Tommy witnesses Enisi's death in a brutal alien device. While trying to find Jen, he falls from a walkway and has a near-death experience to The Land of The Ancients where he meets with his grandfather's spirit who bestows him with spiritual powers. After returning to the world of the living, Tommy gains the ability to spirit-walk, allowing him to separate from his body to pass through forcefields and operate consoles normally out of reach, as well as the aid of his spirit guide, the ghost of his childhood pet hawk, named Talon. Despite being entrusted by his ancestor's spirits with the mission to protect all of mankind from the sphere's invasion, Tommy can't stop worrying about Jen and he only cares about how to find and rescue her. Later in the game Tommy finds Jen in a strange pod of sorts and she is unable to feel her legs, according to what she says. The pod opens and we find out why; her torso has been surgically grafted to a vaguely reptile-like beast, resulting in a singular creature that is fairly quick, tremendously strong, and uses quite a few weapons against the player. Seeing as Jen is unable to control the beast she is now attached to, Tommy must either kill the beast and his girlfriend in the process or be killed himself. When the creature is killed, Jen is still alive, begging Tommy to 'send me (her) to Uneekwa'. Tommy does so and requests special training from Enisi to take revenge against The Sphere.
At the very end of the game, Tommy finally comes across the being that is in direct control of The Sphere, who is a human woman who was abducted from Earth long ago.She too once fought against the previous Mother of The Sphere and after defeating it, she took its place. At the end, after a very turbulent fight, Mother is defeated and, in her death throes, begs Tommy to take over her job, lest the entire Sphere die. As she dies, a burst of light engulfs Tommy and when vision is restored, Tommy finds himself inside the Mother's den with reams of data overwhelming him, making him numb with power. His grandfather, Enisi, contacts him from the spirit realm and tells him that such power is only an illusion, as the price is greater than what he has gained, and that he needs to look in his heart and make the right decision. Tommy heeds his grandfather's words and drives The Sphere straight into the Sun, and ends up in the land of the ancients to see Enisi and Jen once more. Knowing that when it is his time he will see them both again, Tommy goes back to Earth.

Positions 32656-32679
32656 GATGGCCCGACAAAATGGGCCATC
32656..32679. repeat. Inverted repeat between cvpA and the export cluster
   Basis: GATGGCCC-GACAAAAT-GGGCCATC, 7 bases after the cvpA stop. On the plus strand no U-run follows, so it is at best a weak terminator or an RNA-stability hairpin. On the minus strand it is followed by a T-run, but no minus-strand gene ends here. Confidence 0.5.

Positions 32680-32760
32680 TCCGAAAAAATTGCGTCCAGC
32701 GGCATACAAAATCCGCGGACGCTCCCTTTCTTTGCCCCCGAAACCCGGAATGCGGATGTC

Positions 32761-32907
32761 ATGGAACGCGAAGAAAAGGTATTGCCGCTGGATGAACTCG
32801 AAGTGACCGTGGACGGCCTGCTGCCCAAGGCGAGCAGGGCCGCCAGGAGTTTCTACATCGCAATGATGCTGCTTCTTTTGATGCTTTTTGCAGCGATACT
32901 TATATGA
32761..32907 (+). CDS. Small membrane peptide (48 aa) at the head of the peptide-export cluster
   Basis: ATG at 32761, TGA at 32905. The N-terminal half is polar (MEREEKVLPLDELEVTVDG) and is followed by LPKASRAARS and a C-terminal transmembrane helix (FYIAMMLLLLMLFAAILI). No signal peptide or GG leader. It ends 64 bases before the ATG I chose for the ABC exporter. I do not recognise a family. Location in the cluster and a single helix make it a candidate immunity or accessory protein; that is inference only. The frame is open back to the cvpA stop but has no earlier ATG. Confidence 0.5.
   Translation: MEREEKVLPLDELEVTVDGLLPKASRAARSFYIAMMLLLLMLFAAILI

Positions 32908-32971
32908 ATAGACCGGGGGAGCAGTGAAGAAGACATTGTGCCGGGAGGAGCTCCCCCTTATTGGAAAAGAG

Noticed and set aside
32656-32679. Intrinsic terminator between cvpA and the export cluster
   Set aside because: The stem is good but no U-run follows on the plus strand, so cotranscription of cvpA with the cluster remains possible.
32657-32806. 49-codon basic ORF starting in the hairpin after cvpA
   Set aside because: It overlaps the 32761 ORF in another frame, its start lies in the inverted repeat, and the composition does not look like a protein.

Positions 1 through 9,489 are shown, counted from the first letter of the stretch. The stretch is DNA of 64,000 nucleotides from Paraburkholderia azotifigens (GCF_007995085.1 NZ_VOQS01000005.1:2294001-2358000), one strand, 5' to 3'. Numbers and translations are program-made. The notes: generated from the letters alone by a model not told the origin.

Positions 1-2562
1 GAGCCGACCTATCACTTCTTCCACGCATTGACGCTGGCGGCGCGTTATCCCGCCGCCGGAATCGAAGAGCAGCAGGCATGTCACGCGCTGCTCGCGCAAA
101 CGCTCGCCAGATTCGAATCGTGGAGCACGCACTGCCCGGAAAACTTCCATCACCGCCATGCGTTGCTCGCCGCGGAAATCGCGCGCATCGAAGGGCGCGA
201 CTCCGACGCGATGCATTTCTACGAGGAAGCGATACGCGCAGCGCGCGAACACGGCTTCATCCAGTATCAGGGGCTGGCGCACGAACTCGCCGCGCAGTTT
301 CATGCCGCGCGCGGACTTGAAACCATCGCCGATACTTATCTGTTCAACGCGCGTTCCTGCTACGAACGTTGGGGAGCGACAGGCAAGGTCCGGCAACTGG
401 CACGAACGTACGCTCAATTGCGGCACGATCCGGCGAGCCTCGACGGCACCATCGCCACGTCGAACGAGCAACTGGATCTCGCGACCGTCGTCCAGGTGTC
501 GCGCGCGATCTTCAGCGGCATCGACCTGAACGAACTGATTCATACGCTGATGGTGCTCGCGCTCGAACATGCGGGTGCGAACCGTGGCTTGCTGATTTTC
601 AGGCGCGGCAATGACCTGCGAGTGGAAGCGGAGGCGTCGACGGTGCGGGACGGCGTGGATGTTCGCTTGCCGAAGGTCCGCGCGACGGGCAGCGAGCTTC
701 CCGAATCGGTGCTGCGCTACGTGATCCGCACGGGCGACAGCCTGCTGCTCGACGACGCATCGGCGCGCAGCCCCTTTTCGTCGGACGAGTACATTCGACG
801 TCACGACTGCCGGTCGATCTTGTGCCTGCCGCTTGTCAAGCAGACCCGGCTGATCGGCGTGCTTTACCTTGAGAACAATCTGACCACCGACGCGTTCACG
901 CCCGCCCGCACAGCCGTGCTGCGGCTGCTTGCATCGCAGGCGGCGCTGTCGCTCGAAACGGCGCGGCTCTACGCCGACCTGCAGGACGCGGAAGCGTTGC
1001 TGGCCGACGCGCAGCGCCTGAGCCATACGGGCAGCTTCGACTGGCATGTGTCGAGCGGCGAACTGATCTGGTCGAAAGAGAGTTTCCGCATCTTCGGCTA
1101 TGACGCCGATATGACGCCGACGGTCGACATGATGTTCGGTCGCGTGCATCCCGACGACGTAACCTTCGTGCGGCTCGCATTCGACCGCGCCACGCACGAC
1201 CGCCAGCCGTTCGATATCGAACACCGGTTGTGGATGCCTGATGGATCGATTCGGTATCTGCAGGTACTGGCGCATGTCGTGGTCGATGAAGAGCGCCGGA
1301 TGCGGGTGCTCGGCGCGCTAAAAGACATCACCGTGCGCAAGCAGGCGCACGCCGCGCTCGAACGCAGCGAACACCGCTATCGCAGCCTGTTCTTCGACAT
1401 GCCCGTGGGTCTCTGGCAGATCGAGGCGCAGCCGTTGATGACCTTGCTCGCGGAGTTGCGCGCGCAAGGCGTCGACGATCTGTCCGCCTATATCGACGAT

Six months later, Tommy finds himself in a rebuilt Roadhouse, apparently not yet open to the public. The official story is that people, buildings and objects vanished because of an unknown, unexplained natural phenomenon. He turns around and sees Elhuit. She and the surviving Hiders had escaped through their own portal machine just before Tommy plunged the Sphere into the sun. She tells him that while people on Earth do not know of the great deed he has done, there are those "elsewhere" who have taken notice and want to meet him. Elhuit opens up a portal and Tommy walks through it. The words "Prey will continue..." appear.
Prey also shipped in a Limited Collector's Edition for both PC and Xbox 360. The official retail price is US$60 for PC and US$70 for X360. The following comes in the package:
- An embossed collector's tin
- An upgrade to one DVD-ROM (as opposed to three CD-ROMs)
- Two pewter figurines (Hunter and Tommy)
- The Art of Prey booklet
- A free soundtrack download from DirectSong
A third (Mutate) pewter figurine was available separately for purchase to complete the collection of 3 pewter figurines
Shortly after the game's release, 3D Realms' Scott Miller confirmed that a sequel named Prey 2 was already in development. On March 17, 2008, Miller's brand-management group Radar Group was officially launched, along with the announcement that it is managing Prey 2, and that it slated for the PC and Xbox 360. The game was developed in cooperation with Human Head Studios.
In 2009, the rights to the franchise were acquired by ZeniMax Media.
On March 16, 2011 a live action trailer for Prey 2 was released, but was cancelled in 2014.
Videos (both down)Edit
Prey received "generally favorable" reviews on Metacritic getting a metascore of 82/100 on PC, 79/100 on PS4, and 84/100 on Xbox One. While whatoplay.com gives an aggregate score (playscore) of 8.41/10 on PC, 8.48/10 on PS4, and 8.46/10 on Xbox One.
- ↑ Metascore for Prey on PCMetacritic, Retrieved June 22, 2020
- ↑ Metascore for Prey on PS4Metacritic, Retrieved June 22, 2020
- ↑ Metascore for Prey on Xbox OneMetacritic, Retrieved June 22, 2020
- ↑ Playscore for Prey on PCwhatoplay.com, Retrieved June 22, 2020
- ↑ Playscore for Prey on PS4whatoplay.com, Retrieved June 22, 2020
- ↑ Playscore for Prey on Xbox Onewhatoplay.com, Retrieved June 22, 2020